Similarly, if an endower [waqif] wills that after him any one of his sons who becomes a mujtahid will assume the custodianship of his waqf, yet none of his sons is a mujtahid though one of them has almost attained ijtihad or is a quasi-mujtahid, will the waqf remain without any guardian since none of the potential guardians is fully qualified? Or, shall we choose the second most qualified in the absence of the perfectly qualified guardian, i.e. choose the one who has almost attained ijtihad in the absence of a mujtahid?

In religious and sociopolitical issues there are many examples that both reason and religion regard as having an array of degrees. Similarly, in the Islamic government different degrees have been considered for the ruler. In the case of unavailability of the highest degree, i.e. an infallible Imam like in this period of occultation, the government should be entrusted to the one who is the deputy of the infallible Imam (‘a) and the nearest to him in every respect, and that is no one other than the duly competent faqih.

  • 1. Immanuel Kant (1724-1804): the German philosopher considered by many as the most influential thinker of modern times. Describing in the Metaphysics of Ethics (1797) his ethical system which is anchored in a notion that the reason is the final authority for morality, actions of any sort, Kant believed, must be undertaken from a sense of duty dictated by reason, and no action performed for expediency or solely in obedience to law or custom can be regarded as moral. [Trans.]
  • 2. Bihar al-Anwar, vol. 41, p. 14.
  • 3. Nahj al-Balaghah, Saying 237.

Session 30: The Connection between the Absolute Guardianship of the Jurist and the Islamic Government Establishment

Balance between prerogatives and duties in the Islamic state

Whenever a responsibility is entrusted to a person or a duty is assigned to him, certain prerogatives must be granted to him so that he can exercise them in discharging his duty or responsibility. The heavier responsibilities of the Islamic state in terms of magnitude and scope demand greater prerogatives and facilities than those of other governments in order to do justice to them. We shall cite an example in order to make this point clearer and more empirical.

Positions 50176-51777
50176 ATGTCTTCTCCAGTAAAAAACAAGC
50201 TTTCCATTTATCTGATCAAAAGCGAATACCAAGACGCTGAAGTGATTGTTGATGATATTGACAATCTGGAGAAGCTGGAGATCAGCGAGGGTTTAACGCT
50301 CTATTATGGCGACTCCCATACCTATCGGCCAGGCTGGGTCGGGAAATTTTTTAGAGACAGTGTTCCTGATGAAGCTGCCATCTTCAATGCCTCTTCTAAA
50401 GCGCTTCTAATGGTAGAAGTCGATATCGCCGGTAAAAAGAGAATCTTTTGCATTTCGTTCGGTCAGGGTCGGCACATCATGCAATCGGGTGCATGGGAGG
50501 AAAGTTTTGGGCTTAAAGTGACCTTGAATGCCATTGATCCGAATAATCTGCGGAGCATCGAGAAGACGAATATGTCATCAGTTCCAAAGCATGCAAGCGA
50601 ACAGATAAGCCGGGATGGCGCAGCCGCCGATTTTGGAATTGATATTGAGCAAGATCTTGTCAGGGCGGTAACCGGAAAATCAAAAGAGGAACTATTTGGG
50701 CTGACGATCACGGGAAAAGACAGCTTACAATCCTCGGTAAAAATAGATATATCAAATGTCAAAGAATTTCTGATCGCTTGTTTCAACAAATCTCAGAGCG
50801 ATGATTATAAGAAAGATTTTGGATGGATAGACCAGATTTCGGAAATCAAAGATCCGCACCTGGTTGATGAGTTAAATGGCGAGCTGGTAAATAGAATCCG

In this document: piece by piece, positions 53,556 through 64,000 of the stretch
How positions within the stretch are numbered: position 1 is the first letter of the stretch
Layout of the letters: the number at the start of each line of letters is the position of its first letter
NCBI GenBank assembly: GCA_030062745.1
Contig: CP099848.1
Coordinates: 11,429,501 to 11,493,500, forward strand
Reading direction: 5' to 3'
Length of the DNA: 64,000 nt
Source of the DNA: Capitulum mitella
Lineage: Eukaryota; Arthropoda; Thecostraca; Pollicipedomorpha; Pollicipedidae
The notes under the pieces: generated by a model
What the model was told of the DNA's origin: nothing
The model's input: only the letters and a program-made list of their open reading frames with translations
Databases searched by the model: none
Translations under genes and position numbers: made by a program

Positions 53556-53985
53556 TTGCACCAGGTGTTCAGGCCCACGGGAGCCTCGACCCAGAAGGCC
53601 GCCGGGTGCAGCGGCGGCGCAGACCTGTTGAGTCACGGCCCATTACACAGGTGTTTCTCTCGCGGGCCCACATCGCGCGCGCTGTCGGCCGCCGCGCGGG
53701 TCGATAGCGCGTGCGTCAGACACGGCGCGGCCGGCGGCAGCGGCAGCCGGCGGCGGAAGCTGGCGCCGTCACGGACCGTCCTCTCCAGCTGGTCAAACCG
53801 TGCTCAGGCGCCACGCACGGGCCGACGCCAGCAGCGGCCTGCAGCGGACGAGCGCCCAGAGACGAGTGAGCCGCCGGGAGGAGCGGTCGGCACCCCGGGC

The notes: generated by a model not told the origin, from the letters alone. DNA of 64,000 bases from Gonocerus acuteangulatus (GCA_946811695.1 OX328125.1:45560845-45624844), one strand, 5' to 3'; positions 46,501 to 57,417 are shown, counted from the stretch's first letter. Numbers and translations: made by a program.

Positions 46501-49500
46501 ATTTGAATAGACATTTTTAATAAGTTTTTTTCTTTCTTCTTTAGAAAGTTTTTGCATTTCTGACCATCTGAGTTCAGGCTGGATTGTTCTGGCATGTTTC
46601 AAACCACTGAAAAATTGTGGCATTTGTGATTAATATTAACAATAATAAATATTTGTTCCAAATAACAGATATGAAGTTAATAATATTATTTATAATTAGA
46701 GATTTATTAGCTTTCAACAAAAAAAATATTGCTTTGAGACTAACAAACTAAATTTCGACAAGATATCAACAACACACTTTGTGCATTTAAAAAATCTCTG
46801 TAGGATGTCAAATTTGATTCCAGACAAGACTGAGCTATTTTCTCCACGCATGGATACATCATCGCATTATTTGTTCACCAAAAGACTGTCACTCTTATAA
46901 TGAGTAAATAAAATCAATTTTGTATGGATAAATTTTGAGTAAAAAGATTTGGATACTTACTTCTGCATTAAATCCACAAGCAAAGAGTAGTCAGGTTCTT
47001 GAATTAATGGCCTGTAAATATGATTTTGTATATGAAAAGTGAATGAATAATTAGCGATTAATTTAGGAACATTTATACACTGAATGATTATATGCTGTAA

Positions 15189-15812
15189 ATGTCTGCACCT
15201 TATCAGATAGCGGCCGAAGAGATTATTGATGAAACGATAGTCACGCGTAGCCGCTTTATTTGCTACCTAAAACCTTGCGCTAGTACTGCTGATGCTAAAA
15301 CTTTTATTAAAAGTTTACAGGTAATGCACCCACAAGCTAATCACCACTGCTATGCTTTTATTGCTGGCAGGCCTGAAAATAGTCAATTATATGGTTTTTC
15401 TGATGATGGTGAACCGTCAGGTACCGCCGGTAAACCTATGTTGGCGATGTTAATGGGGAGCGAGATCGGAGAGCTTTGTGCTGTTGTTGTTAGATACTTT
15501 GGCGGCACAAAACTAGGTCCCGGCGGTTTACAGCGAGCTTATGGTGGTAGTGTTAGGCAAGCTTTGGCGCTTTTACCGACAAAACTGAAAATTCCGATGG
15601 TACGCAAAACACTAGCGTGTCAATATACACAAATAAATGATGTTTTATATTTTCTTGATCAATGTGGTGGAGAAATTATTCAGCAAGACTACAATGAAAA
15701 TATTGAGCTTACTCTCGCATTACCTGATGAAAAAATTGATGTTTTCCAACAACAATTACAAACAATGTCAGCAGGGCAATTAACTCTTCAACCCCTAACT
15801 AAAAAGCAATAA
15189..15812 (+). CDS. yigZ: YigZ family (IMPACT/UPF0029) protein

With incessant technological advancement and transformation in the recent past, new conditions and situations have emerged in human society requiring a change in the manner of interaction, way of living and attitude towards the environment. New vistas like exploration of outer space have been opened to mankind. When cars were not yet invented, people had contracted roads and narrow pathways which could give way to only horses and the like. In some parts of ancient cities such a condition still exists. Yet, when the number of vehicles multiplied, people had no option but to commute within the city through vehicles. They had to expand the narrow roads and construct streets and highways to make traffic easy and comfortable and prevent any possible dangers and accidents.

Once the state and its officials want to construct and expand roads and streets, they have no option but to exercise authority over the lands and houses of people and demolish them. If the state is expected to make traveling comfortable, but not authorized to demolish some houses (along the streets to be expanded or constructed), such a demand is absurd, illogical and impractical. So, the state must have such authority to be able to discharge its duty. The state has to compensate for the damage caused and rehabilitate the affected people somewhere else.

Connection between absolute guardianship (wilayat-e mutlaq) and government prerogatives

In Shi‘i jurisprudence [fiqh], the Islamic government’s possession of necessary and sufficient prerogatives for the performance of its responsibilities in line with discharging of responsibilities is attributed to the absolute guardianship of the faqih.

In the Qur’an, traditions and statements of jurists [fuqaha], usually the word “guardianship” [wilayah] is used instead of “government” [hukumah]. Apart from that, the word wilayah is more appropriate than the word hukumah—just as the Supreme Leader Ayatullah al-‘Uzma Sayyid ‘Ali Khamene’i pointed out, the connotation of the word hukumah is laden with a sense of dominance and imposition—as the word wilayah is more profound and associated with love and affection. At any rate, the word wilayah can be used in lieu of hukumah, as one who regards “government” as necessary for society also feels the same about “guardianship” for society in juristic parlance and usage.